It is currently Thu Oct 18, 2018 2:33 pm

All times are UTC - 6 hours




Post new topic Reply to topic  [ 19 posts ]  Go to page Previous  1, 2
Author Message
 
PostPosted: Tue May 01, 2018 7:10 am 
Offline

Joined: Mon Jul 27, 2015 10:10 am
Posts: 176
Location: Middle of Virginia
Thanks, that's good information, people. Another tune that crossed the Atlantic is Bonnie Blue Flag of the Confederacy. The original version is an Irish tune know as The Jaunting Irish Car (I think). The Irish Brigade put their own words to it. For that matter, Marching through Georgia, a tune often played by Sherman's men as they tore through the South has an Irish version as well. Whiskey in the Jar has an Irish Brigade version too, which I really like.


Top
 Profile  
Reply with quote  
 
PostPosted: Tue May 01, 2018 7:41 am 
Offline

Joined: Wed Feb 25, 2009 12:28 pm
Posts: 396
Tyler, Google David Wilke and Cowboy Celtic for more examples...Dave researched the connection between the Cowboy world and Irish and Scottish music. He created a new sound...our harpist did her masters in ethnomusicology on the band...one prime example is the famous Cowboy song "The Streets of Laredo" that came from the 1600's Ireland and was originally called "The Bard of Armagh" Michael Martin Murphey sang it on our Wrangler awarded album for outstanding album of the year for 1999... Arthur Cormac also sang a track that was the last known Cowboy song written in gaelic, in Montana...countless examples on the 7 albums we released if you are curious.


Top
 Profile  
Reply with quote  
 
PostPosted: Thu Aug 23, 2018 3:27 am 
Offline

Joined: Thu Sep 10, 2015 2:59 am
Posts: 21
Location: Coventry, England
Peter Kennedy once did an interview with Scan Tester (the Sussex concertina player), and Scan's numbering of tunes (No. 1 step dance etc) came up. He explained that when he was invited to play at Cecil Sharpe House (headquarters of the English Folk Dance and Song Society - EFDSS) he was asked what the names of the tunes were. This was at the end of the 1950's I think. Anyway, he couldn't remember the names (or never knew them, or maybe had no reason to know them), so he said that he hit upon the idea of numbering them. The only problem was that next time he was there, he couldn't remember which number he'd given to which tune so confusion has reigned ever since :D

I play a tune that for a while I thought was called the "Wiltshire Six Hand Reel." Then I heard the "Wiltshire Six Hand Reel", and realised that it wasn't. I then took to calling it "Not the Wiltshire Six Hand Reel" for want of anything to identify it, and the name has been learnt by band members and session goers. A kind soul once told me the "actual" name of the tune, but I cannot for the life of me remember it, so it goes on in life as "Not the Wiltshire Six Hand Reel", which is of course now its real reel name :wink:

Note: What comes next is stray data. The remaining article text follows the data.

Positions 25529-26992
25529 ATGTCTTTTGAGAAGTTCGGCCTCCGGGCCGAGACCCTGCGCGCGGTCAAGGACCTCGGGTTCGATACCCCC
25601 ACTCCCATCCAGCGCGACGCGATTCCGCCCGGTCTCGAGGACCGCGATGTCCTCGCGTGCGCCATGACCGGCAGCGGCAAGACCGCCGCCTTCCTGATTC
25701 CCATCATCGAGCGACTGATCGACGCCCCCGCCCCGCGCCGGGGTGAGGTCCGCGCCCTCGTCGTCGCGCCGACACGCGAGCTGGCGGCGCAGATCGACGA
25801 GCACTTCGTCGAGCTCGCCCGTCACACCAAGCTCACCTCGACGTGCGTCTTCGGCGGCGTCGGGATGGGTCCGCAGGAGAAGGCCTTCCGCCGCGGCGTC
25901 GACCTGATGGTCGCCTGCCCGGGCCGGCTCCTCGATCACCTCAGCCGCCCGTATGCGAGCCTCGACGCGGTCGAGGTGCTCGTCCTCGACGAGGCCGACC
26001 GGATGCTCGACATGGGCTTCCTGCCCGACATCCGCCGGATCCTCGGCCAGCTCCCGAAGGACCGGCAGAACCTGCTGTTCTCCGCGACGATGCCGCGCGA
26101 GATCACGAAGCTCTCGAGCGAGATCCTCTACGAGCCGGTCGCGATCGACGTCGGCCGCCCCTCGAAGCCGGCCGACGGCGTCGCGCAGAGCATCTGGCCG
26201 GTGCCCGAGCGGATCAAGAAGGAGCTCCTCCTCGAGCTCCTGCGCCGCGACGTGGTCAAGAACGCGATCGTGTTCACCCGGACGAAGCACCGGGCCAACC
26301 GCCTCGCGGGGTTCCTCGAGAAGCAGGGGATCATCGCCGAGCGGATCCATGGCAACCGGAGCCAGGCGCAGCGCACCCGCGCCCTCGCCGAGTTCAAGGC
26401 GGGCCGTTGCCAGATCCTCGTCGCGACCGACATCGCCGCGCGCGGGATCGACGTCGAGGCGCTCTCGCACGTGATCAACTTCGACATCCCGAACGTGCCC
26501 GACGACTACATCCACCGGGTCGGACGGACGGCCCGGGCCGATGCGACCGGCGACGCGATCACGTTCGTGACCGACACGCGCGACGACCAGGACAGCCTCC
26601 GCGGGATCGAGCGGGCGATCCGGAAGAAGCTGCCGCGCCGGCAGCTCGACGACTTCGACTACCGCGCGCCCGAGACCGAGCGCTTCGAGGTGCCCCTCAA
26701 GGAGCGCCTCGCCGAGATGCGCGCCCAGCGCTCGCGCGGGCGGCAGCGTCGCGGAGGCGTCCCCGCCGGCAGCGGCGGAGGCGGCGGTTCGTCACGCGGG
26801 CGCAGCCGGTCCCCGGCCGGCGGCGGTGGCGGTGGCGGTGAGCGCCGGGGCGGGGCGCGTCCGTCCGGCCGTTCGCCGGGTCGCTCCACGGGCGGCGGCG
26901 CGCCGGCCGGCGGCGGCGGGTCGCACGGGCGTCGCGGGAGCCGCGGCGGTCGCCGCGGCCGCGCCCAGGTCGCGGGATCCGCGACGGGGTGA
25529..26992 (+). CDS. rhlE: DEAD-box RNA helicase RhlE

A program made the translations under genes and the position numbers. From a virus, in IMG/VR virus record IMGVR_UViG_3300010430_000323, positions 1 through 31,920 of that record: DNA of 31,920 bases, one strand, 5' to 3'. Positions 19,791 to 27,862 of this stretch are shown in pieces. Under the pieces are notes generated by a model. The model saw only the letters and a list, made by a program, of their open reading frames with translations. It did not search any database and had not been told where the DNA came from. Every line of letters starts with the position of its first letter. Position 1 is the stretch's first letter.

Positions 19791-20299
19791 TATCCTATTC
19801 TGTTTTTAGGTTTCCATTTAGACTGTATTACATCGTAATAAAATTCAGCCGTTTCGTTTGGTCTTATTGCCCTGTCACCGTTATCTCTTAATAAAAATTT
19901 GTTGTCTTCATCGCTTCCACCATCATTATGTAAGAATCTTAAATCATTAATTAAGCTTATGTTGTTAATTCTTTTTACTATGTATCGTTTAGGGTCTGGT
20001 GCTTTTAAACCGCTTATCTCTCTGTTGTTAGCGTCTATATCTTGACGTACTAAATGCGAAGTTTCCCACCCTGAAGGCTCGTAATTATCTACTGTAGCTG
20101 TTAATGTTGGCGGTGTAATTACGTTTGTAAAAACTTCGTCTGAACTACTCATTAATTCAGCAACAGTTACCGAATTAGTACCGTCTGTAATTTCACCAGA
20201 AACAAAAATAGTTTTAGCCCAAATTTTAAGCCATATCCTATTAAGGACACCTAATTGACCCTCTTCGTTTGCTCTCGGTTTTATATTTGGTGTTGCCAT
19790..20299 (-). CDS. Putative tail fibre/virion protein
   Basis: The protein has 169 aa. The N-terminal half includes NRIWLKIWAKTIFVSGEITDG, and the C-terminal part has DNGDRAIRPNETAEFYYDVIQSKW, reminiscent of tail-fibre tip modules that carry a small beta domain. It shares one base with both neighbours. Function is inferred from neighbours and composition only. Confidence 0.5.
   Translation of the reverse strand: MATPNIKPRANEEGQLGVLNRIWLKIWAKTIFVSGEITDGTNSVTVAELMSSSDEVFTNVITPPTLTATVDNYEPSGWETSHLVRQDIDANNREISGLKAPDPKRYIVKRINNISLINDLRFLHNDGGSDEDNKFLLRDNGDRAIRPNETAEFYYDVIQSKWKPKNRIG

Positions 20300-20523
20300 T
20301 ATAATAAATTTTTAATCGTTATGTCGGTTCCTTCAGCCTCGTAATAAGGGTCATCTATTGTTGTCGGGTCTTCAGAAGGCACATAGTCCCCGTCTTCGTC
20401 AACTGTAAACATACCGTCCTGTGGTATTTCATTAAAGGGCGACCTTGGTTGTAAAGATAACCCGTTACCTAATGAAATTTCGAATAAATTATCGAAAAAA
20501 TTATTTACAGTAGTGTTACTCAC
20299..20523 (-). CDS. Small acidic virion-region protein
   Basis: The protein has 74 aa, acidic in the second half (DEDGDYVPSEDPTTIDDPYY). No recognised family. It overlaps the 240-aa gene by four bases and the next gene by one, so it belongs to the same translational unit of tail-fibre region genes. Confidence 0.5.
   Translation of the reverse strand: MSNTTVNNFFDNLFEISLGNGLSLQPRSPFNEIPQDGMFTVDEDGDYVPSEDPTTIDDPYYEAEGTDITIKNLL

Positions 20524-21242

_________________
Andrew Wigglesworth
http://www.greenmanrising.co.uk


Top
 Profile  
Reply with quote  
 
PostPosted: Thu Aug 23, 2018 4:27 am 
Offline
User avatar

Joined: Mon Jul 10, 2006 7:25 am
Posts: 3900
Location: WV to the OC
Tyler DelGregg wrote:
Another tune that crossed the Atlantic is Bonnie Blue Flag of the Confederacy. The original version is an Irish tune know as The Jaunting Irish Car (I think). The Irish Brigade put their own words to it. For that matter, Marching through Georgia, a tune often played by Sherman's men as they tore through the South has an Irish version as well. Whiskey in the Jar has an Irish Brigade version too, which I really like.


That's a very interesting subject, tracing American folk-songs back to their roots in other countries.

One can trace the same song (the words, the text) from America to various English, Scottish, and Irish versions. The melody will sometimes be similar, but oftentimes a song acquires an entirely different melody at some point.

It's fascinating to trace some of the Child ballads, like the one that first appears as Locke Hospital in Scotland and spread and evolved in various countries and regions to become songs as diverse as Saint James Infirmary and Streets Of Laredo.

The same melody will show up as an instrumental piece with different titles, and as the tune for various sets of words.

One example is the tune of an Irish jig that was used as the melody for The Yellow Rose Of Texas.

The famous West Virginia fiddler Edden Hammons (b 1875) played an instrumental tune he called Queen Of The Earth And Child Of The Skies which is a version of the Irish tune The Blackbird. (Well, one of them, there are various Irish tunes with that name.)

_________________
Richard Cook
1978 Quinn uilleann pipes
1945 Starck Highland pipes
Goldie Low D whistle


Top
 Profile  
Reply with quote  
Display posts from previous:  Sort by  
Post new topic Reply to topic  [ 19 posts ]  Go to page Previous  1, 2

All times are UTC - 6 hours


Who is online

Users browsing this forum: No registered users and 10 guests


You cannot post new topics in this forum
You cannot reply to topics in this forum
You cannot edit your posts in this forum
You cannot delete your posts in this forum

Search for:
Jump to:  
Powered by phpBB® Forum Software © phpBB Group
[ Time : 0.143s | 12 Queries | GZIP : On ]
(dh)